So, you have the equation
$$S_-|1,1\rangle = \hbar( |\downarrow \uparrow\rangle + |\uparrow \downarrow\rangle)$$
But you still have to evaluate the left side $S_-|1,1\rangle$. What does it give you?

10. Mar 20, 2016

Perhaps I can help with the notation here: You have a system of two electrons and the S=1 Ms=1 triplet state $|1 ,1>= |1/2,1/2>_1 |1/2,1/2>_2$ (where the notation in each case is $|s,m_s>$ and the subscript indicates the specific electron. A shortened notation was introduced in post #2 because the s=1/2 in all cases). The lowering operators mentioned in post #2 are for the individual electrons and each one only operates on its own electron. For the other electron it treats the state as a constant. (As I was writing this, I see a follow-up post. Looks like you have it figured out.)

11. Mar 21, 2016

### Sara Kennedy

I fell asleep trying to work the problem out last night and still no wiser to where 1/√2 comes from.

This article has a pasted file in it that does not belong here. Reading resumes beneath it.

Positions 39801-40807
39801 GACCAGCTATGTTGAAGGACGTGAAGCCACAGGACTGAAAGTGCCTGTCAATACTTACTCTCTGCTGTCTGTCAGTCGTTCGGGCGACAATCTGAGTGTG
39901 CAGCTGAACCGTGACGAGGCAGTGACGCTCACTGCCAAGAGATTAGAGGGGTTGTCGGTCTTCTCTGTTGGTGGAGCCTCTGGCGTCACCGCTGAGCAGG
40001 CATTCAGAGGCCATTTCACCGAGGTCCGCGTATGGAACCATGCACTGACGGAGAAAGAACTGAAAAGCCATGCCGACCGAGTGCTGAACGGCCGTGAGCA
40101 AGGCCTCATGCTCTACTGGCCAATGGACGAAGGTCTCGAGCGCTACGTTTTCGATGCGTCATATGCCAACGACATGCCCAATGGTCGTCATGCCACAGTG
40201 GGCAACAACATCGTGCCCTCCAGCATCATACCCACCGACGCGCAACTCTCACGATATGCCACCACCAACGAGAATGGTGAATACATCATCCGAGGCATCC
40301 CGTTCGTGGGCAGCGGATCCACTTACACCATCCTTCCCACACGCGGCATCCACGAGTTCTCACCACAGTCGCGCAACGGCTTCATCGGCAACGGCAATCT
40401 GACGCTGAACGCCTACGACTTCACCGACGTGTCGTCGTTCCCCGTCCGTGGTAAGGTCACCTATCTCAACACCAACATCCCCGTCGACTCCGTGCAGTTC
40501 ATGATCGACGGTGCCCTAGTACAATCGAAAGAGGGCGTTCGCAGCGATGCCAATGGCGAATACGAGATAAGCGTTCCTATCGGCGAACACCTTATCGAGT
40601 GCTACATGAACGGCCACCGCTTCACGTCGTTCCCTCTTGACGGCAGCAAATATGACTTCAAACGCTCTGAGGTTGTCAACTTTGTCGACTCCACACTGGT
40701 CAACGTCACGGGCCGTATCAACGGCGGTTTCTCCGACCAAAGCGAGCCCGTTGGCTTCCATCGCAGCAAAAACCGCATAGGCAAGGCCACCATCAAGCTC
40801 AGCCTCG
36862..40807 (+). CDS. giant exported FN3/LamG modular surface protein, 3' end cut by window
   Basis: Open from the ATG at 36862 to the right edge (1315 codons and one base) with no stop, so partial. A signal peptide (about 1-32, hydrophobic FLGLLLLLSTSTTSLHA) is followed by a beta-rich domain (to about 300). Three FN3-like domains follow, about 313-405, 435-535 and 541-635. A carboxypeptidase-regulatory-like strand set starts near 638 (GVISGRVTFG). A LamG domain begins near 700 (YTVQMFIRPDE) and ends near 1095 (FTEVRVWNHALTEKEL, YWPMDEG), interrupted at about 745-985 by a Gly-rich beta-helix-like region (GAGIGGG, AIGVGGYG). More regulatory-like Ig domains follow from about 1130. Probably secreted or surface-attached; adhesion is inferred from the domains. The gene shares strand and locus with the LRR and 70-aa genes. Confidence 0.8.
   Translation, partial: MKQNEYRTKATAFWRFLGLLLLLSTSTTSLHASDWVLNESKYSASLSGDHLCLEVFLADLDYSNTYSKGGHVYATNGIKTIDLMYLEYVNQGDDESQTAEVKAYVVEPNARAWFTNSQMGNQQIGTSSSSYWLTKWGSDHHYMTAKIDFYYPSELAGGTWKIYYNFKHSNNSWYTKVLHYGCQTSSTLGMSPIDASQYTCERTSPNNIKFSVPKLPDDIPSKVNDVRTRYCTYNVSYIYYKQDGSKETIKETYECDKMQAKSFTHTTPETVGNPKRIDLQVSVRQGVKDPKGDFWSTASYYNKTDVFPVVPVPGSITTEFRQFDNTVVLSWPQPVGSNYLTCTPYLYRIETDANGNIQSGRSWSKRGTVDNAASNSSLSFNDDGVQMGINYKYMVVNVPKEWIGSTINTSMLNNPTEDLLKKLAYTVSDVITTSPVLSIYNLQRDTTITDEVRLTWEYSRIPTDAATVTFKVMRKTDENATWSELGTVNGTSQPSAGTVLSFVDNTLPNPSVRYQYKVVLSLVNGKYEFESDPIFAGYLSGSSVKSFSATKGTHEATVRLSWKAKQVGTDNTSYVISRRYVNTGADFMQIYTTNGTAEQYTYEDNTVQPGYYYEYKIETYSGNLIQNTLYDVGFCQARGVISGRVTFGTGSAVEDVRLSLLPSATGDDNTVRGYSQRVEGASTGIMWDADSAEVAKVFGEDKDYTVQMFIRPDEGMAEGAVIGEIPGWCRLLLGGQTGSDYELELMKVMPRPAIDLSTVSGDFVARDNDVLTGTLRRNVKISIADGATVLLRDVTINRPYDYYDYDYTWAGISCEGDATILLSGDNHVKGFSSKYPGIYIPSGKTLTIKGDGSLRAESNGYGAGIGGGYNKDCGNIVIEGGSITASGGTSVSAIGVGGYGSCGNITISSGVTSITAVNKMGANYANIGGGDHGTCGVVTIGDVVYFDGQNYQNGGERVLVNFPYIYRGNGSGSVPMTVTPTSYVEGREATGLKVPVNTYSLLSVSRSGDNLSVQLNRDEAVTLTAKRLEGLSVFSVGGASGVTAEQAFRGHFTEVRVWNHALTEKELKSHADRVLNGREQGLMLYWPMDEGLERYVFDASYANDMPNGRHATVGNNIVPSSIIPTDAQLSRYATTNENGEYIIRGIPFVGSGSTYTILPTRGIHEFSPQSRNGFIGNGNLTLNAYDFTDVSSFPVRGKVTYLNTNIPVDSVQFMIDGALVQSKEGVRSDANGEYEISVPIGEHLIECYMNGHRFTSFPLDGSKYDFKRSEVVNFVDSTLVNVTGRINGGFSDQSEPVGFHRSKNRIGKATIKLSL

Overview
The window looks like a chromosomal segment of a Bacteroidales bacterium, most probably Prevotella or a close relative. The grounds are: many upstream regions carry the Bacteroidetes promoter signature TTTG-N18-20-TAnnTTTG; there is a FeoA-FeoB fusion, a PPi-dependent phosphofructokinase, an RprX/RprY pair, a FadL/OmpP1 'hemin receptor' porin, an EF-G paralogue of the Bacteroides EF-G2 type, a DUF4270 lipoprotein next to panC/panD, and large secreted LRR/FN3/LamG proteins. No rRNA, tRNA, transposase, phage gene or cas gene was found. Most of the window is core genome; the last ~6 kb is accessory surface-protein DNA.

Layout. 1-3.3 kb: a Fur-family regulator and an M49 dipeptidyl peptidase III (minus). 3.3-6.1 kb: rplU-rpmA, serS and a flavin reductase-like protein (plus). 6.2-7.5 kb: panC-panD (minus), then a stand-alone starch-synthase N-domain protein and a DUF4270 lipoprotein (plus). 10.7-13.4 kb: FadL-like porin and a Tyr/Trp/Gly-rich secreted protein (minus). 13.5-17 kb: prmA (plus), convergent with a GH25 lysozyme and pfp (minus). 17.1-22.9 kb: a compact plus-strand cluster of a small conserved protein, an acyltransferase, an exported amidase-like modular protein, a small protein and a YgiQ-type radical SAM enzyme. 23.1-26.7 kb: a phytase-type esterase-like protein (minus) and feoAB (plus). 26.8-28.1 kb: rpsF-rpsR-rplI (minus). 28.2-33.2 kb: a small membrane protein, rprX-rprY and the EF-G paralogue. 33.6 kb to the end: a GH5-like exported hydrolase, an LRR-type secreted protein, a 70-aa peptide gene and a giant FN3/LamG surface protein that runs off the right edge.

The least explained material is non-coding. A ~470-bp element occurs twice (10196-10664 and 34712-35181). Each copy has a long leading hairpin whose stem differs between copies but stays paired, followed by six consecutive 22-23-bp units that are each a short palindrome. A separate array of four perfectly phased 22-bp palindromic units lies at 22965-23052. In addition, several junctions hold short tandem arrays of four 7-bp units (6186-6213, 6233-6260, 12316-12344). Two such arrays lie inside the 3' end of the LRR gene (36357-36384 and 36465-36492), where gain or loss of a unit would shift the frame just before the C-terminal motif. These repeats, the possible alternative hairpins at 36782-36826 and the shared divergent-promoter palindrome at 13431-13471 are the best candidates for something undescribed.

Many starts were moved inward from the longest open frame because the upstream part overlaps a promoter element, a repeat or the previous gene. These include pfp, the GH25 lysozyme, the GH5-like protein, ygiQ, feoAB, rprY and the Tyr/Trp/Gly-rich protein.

12. Mar 21, 2016

### vanhees71

The problem is to decompose the the two-spin states $|s_1,m_2;s_2,m_2 \rangle=|s_1,m_1 \rangle \otimes |s_2,m_2 \rangle$ into irreducible representations of the total-spin states $|S,M \rangle$. For $s_1=s_2=1/2$ it's easy to guess them, but it's also a good example to derive them systematically. You can obviously start with the state with $M=1$. This you can obviously only get when $m_1=m_2=1/2$, i.e., you have
$$|S=1,M=1 \rangle=|1/2,1/2;1/2,1/2 \rangle.$$
Now you can apply the lowering operator $\hat{S}_-=\hat{s}_{1-}+\hat{s}_{2-}$, which together with the normalization to 1 leads to
$$|S=1,M=0 \rangle = \sqrt{\frac{1}{2}} (|1/2,-1/2;1/2,1/2 \rangle + |1/2,1/2;1/2,-1/2 \rangle)$$
Applying the lowering operator once more you get
$$|S=1,M=-1 \rangle = |1/2,-1/2;1/2,-1/2 \rangle.$$
Now the spin space is 4-dimensional, and we have found three orthonormal basis vectors. Now we have just to find one more, which is
$$|S=0,M=0 \rangle = \sqrt{\frac{1}{2}} (|1/2,1/2;1/2,-1/2 \rangle-|1/2,-1/2;1/2,1/2 \rangle).$$

13. Mar 21, 2016

### Sara Kennedy

Whats the requirement of normalisation to 1 in your first step?

I saw this from another thread.....
normalising ψ=|1,−1> is easy as ψ∗=<1,−1|
and then ψ∗ψ=<1,−1|1,−1>=2
which gives ψ= 1√2 |1,−1> for the normalised ket.